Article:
Synthetic Cannabinoids: An Overview of The Clinical Pharmacology and Toxicology
Department of Pharmaceutical Sciences, Northeastern University School of Pharmacy, USA
Submission:June 18, 2016; Published:August 16, 2016
*Corresponding author: Benjamin DM, Department of Pharmaceutical Sciences, Northeastern University School of Pharmacy, USA
How to cite this article: Benjamin DM. Synthetic Cannabinoids: An Overview of The Clinical Pharmacology and Toxicology. J of Pharmacol & Clin Res.2016; 1(3): 555565. DOI: 10.19080/JPCR.2016.01.555565
Not only can cannabinoids be smoked or ingested, but cannabinoids are synthesized by the brain and are referred to as endogenous cannabinoids or endocannabinoids. The best known endocannabinoid is anandamide (AEA), the ethanolamine (amide) derivative of arachidonic acid. Another endocannabinoid, 2-arachidonoyl-glycerol (2-AG), also is synthesized in the brain. Arachidonic acid also is the precursor of prostaglandins and anandamide is biosynthesized in a similar “cascade-type” of “pattern.”
Endocannabinoids play a major role during pre and postnatal development and also may be active in moderating fat metabolism and regulating blood vessels controlling blood pressure. However, in discussing endocannabinoid activity, the most important factor is its ability to bind to the CB1 receptor, which is responsible for the changes in mood and psychotic reactions following the smoking of marijuana or synthetic cannabinoids. Synthetic cannabinoids also up regulate the 5-HT-2A receptor (aka, the LSD receptor) and interact with dopamine receptors.
Synthetic cannabinoid CB1 receptors form homodimers with up to four subunits of other CB1 receptors and heterodimers with D2 dopamine receptors, mu opioid receptors, A2A adenosine receptors, and beta 2 adrenergic receptors. So, the SC user experiences dopamine, opioid, adenosine and beta-2 stimulation in addition to a pure CB1 experience.
Smoking THC (tetrahydrocannabinol) vs. Synthetic Cannabinoids
Why is smoking synthetic cannabinoids more dangerous than smoking marijuana?:The word synthetic means to manufacture, prepare, or synthesize a chemical or drug, as opposed to naturally-occurring cannabinoids that are found in the marijuana plant, e.g., Cannabis Sativa. Currently, if you look at the structure of JWH-018, a prototype SC you will see that chemically, it is an indole. THC has no such indole structure, but LSD and DMT (di-methyltryptamine) do. So does serotonin, which also is known as 5-HT, which is an acronym for 5-hydroxytryptamine. The point of all this is to let you know that “Synthetic Cannabinoids” is a misleading name from a chemical perspective, since with the exception of the synthetic cannabinoids modeled after THC, (e.g., HU-210) all the synthetic cannabinoids possess vastly different chemical structures (mostly indoles). The reason these drugs are called cannabinoids is because they bind to the CB1 receptor and produce a number of psychopharmacologic and physiologic effects also produced by THC. So the relationship is that of similar pharmacologic effects on the body, not chemical similarity. In fact, the synthetic cannabinoids bind much more strongly to the CB1 receptor than THC and produce greatly intensified psychopharmacologic and physiologic effects resulting in seizures, heart attacks, panic attacks, and acute psychotic episodes.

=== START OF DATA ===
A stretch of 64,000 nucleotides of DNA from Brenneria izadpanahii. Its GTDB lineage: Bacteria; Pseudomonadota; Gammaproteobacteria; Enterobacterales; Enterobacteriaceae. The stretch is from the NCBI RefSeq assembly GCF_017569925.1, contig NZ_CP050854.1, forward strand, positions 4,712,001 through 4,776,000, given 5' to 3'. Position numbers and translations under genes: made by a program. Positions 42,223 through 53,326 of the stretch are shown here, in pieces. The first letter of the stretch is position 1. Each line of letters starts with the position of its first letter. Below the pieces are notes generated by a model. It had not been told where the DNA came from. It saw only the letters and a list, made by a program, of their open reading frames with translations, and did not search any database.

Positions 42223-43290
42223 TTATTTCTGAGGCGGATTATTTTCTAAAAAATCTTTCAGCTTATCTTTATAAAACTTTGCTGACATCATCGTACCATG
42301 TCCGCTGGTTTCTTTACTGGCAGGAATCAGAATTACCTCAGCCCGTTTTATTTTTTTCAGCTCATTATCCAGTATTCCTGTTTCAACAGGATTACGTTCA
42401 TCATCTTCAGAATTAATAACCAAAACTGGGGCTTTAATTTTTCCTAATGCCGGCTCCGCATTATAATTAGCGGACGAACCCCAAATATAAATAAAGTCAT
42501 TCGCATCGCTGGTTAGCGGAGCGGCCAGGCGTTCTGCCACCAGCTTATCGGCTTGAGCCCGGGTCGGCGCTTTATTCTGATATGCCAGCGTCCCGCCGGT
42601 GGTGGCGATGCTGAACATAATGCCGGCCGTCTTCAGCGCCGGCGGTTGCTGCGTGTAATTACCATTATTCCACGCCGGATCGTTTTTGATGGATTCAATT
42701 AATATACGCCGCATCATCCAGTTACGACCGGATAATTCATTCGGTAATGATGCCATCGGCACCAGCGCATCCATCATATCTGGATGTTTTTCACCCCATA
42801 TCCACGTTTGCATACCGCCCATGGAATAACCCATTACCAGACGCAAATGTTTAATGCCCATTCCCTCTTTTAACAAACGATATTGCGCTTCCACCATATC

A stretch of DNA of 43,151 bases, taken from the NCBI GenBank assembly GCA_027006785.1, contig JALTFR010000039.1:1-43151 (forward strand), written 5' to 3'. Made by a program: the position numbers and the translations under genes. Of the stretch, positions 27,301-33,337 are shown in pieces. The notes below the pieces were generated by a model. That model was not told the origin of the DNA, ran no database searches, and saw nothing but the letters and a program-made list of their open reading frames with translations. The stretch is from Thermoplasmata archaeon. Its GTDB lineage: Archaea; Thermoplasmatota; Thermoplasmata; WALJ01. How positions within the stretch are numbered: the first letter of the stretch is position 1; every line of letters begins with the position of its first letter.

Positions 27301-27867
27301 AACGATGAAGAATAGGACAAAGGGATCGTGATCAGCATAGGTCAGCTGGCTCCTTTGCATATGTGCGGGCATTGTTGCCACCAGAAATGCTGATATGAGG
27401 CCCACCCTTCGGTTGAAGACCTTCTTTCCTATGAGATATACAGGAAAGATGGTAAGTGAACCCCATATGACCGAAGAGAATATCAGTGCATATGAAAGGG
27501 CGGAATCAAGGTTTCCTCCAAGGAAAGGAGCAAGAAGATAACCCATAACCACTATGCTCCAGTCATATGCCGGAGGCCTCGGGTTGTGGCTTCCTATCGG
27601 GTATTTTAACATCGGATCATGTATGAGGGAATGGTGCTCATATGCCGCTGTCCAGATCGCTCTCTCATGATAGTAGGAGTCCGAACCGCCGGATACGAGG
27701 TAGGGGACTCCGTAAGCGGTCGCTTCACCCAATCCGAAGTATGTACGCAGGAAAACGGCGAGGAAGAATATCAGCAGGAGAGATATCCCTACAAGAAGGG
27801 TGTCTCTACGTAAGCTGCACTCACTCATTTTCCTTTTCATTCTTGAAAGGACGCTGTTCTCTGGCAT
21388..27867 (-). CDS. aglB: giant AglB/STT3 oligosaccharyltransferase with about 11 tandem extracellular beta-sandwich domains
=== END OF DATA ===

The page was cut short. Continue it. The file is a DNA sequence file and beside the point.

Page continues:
Another reason smoking synthetic cannabinoids is more dangerous than smoking cannabis (marijuana) is because there are so many different synthetic cannabinoids, one may never be sure what they are smoking, and the concentrations and potencies of these agents (in Spice, for example) differ from batch to batch. For example an individual may purchase a bag of “Spice” but the contents of the bag will differ from other bags also called “Spice.” In order to give the user the appearance of smoking marijuana, a synthetic cannabinoid is sprayed onto some type of vegetable matter, which serves as a burnable matrix which provides a base for the inhalation of the synthetic cannabinoid. No-one knows what the vegetable matter is, poisonous or safe, and even if “safe” what if you are allergic to that plant. You could have a “bee sting” like anaphylactic reaction and die on the spot!
The names or designations of the synthetic cannabinoids frequently have been derived from their discoverer or manufacturer. HU-210 is named for Hebrew University, where it was synthesized by Rafael Mechoulam in the 1980s. The CP compounds, or cyclohexylphenols, were developed by Pfizer pharmaceutical company as pain relievers in the late 1970s and named CP for Charles Pfizer, with CP-47, 497 representing the prototypical drug. The class of aminoalkylindoles, the most prevalent type of synthetic cannabinoids, frequently bears the initials JWH, representing Clemson University Professor, John W. Huffmann, who first developed the JWH series in the late 1990s. This series originally included JWH-018, JWH-073, and JWH-200. Another class of synthetic cannabinoids, the phenylacetyliIndoles, often bears the designation RCS, which stands for Research Chemical Suppliers, of which RCS-8 is a prototypical example. Other synthetic cannabinoids include the benzoylindoles, which may bear a designation beginning with AM, which stands for Alexandros Makryannis, a synthetic organic chemist. Typical synthetic cannabinoids from this series include AM-694, AM-2201 and AM-1221. Agents designated as “Win” such as Win-55,212-2, an aminoalkylindole, were developed by Winthrop Labs., which used to be known as Sterling-Winthrop Pharmaceutical Company. Winthrop went on to synthesize more than 100 aminoalkylindole derivatives.
Thus it can be seen, that when an individual obtains a synthetic cannabinoid like Spice to smoke for recreational purposes, he or she may have no idea which chemical they are smoking, how concentrated it is, whether or not it has been purified to remove toxic contaminants, and what the dose is to obtain a pleasant marijuana-like experience, as opposed to a toxic, life-threatening adverse reaction (This assumes one can titrate the dose of SC and separate the euphoric and analgesic effects from the acute psychotic and psychotomimetic effects). Moreover, SCs upregulate the 5-HT2A receptors which produces an array of severe psychopharmacologic effects usually seen in psychoses or schizophrenia, and usually not seen with THC.
The Pharmacology and Toxicology of Synthetic Cannabinoids